Over the weekend, Toyota USA shared a video on YouTube discussing the differences between leasing and financing in order to help customers decide which is best for them. The video uses stop-motion animation with model cars to break down the pros and cons, however, it also appeared to have shown the facelifted Toyota Camry set to debut in 2024. The vehicle in the rendering shares its front-end design with the new Prius, leading many to believe it was a leak of the upcoming sedan. Toyota has now debunked the rumor.
Update 9/25 4:30 pm ET: A Toyota spokesperson responded to The Drive's original inquiry with the following statement: “It was created by one of Toyota Financial Service’s vendors that mistakenly used an artist’s conceptual rendering of a Camry that was a meant as a placeholder during the production process. The vendor has no access to Toyota planned vehicle design images and the image is not a preview of a future Camry. Toyota Financial Services is removing the image from the video.” This story has been updated to reflect this change.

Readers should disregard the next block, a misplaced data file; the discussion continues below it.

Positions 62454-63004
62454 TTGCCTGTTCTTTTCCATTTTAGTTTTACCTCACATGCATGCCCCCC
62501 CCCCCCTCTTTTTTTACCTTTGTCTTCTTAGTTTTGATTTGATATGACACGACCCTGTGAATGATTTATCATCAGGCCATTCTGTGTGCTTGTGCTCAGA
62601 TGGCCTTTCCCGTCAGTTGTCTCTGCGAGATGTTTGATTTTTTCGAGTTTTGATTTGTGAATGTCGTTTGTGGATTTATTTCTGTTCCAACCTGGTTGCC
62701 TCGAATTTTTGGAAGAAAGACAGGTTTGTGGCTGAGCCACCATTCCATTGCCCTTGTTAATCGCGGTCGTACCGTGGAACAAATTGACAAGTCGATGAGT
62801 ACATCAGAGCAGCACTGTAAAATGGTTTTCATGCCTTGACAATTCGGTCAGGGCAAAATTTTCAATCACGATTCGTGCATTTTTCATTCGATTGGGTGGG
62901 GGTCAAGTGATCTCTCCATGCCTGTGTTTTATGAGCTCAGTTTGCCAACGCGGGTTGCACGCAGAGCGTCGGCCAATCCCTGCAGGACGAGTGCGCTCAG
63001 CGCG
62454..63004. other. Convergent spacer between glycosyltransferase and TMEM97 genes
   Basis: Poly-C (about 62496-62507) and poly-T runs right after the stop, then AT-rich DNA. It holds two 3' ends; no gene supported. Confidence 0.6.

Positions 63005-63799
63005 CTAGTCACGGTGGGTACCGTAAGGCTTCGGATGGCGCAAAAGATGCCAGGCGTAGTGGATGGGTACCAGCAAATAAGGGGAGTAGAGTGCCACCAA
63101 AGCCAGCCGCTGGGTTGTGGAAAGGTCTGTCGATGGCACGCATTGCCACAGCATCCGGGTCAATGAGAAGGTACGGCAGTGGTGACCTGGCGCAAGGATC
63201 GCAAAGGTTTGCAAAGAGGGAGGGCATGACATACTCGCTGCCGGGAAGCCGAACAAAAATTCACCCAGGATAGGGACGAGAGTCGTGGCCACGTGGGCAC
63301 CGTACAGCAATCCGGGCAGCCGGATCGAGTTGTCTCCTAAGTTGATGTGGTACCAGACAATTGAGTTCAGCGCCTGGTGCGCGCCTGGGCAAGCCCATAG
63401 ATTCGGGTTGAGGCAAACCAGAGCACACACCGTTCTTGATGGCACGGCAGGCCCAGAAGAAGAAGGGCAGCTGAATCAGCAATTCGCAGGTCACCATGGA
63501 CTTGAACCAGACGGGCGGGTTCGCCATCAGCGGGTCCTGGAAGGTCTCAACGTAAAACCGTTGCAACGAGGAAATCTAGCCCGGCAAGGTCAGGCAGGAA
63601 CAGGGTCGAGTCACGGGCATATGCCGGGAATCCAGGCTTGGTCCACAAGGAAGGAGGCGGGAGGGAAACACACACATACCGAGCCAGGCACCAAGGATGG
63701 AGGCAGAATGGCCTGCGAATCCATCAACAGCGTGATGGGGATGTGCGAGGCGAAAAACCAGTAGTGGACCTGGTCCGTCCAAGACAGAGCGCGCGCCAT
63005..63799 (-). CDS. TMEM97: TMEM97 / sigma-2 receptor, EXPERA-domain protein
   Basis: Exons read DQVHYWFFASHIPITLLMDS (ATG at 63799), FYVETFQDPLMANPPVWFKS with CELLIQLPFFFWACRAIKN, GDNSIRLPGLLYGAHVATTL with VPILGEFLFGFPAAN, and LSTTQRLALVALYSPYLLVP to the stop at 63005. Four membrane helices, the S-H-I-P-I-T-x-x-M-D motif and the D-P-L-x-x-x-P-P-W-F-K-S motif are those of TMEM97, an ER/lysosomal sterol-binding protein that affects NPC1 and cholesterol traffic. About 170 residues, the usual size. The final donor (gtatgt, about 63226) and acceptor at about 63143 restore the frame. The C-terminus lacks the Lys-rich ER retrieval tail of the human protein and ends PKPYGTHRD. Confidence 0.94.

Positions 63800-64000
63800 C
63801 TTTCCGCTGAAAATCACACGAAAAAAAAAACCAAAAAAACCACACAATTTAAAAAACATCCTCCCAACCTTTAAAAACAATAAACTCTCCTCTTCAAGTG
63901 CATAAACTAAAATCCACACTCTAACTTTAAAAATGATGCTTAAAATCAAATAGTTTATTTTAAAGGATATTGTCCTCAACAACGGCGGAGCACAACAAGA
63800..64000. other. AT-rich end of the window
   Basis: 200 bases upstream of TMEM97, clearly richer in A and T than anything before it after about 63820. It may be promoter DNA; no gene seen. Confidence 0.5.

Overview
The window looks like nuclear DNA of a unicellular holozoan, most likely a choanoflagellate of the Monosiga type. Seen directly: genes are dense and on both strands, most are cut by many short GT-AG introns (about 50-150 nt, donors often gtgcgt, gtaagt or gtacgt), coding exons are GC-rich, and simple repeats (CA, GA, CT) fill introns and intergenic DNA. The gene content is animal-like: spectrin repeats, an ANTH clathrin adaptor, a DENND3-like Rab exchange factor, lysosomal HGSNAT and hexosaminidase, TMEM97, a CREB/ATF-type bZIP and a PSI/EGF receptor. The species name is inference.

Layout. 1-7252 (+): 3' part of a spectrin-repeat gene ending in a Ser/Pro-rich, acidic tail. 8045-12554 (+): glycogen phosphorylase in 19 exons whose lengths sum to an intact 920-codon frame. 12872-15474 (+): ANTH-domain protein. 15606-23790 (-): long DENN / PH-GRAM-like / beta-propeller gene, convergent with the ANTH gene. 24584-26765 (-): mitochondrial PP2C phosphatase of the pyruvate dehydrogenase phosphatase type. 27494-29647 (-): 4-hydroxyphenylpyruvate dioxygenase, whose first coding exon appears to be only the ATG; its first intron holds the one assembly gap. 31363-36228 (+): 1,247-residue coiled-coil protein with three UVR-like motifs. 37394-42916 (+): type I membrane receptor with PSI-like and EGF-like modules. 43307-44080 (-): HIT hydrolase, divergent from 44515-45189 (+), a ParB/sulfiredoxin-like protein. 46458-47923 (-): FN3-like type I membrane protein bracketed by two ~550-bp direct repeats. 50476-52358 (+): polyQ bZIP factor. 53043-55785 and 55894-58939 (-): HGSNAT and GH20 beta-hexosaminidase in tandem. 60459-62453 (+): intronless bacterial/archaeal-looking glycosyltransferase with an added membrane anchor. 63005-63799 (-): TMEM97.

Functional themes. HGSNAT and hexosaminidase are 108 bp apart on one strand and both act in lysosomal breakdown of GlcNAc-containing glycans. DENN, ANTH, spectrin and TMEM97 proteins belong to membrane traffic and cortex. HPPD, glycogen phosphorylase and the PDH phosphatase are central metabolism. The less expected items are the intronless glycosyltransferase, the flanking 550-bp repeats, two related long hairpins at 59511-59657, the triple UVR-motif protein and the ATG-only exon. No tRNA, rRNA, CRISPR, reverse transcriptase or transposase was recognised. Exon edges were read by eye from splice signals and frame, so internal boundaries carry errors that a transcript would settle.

About 48 seconds into the video, you see a little book titled "The Amazing Toyota." On its cover is what looks to be a Toyota Camry, as it has the overall body shape of the current model including the same side mirrors and proportions. However, it has headlights very similar to that of the stylish new Prius. While the face isn't exactly the same, it has similar wraparound headlights at both ends and connects to the grille in between them.
Along with the new headlights, it gets a massive lower front grille and what looks to be a more sculpted hood.
The car in question is only on the screen for exactly two seconds, and it never returns, so it seems Toyota didn't want it up there for long. Plus, someone had to animate that exact car into the ad, which was then seen by countless internal eyeballs before making it to YouTube. It now appears that no one objected because it doesn't actually preview an upcoming product.
It was possible all along that it could be the Toyota Crown, an overseas model we don't have in the U.S., or some fictional car some graphic designer came up with. Even though we thought those were unlikely reasons, it now seems it was the latter.
There's no word on when the new Camry will be officially revealed but if Toyota is realizing how widely anticipated it is, it could be very soon.
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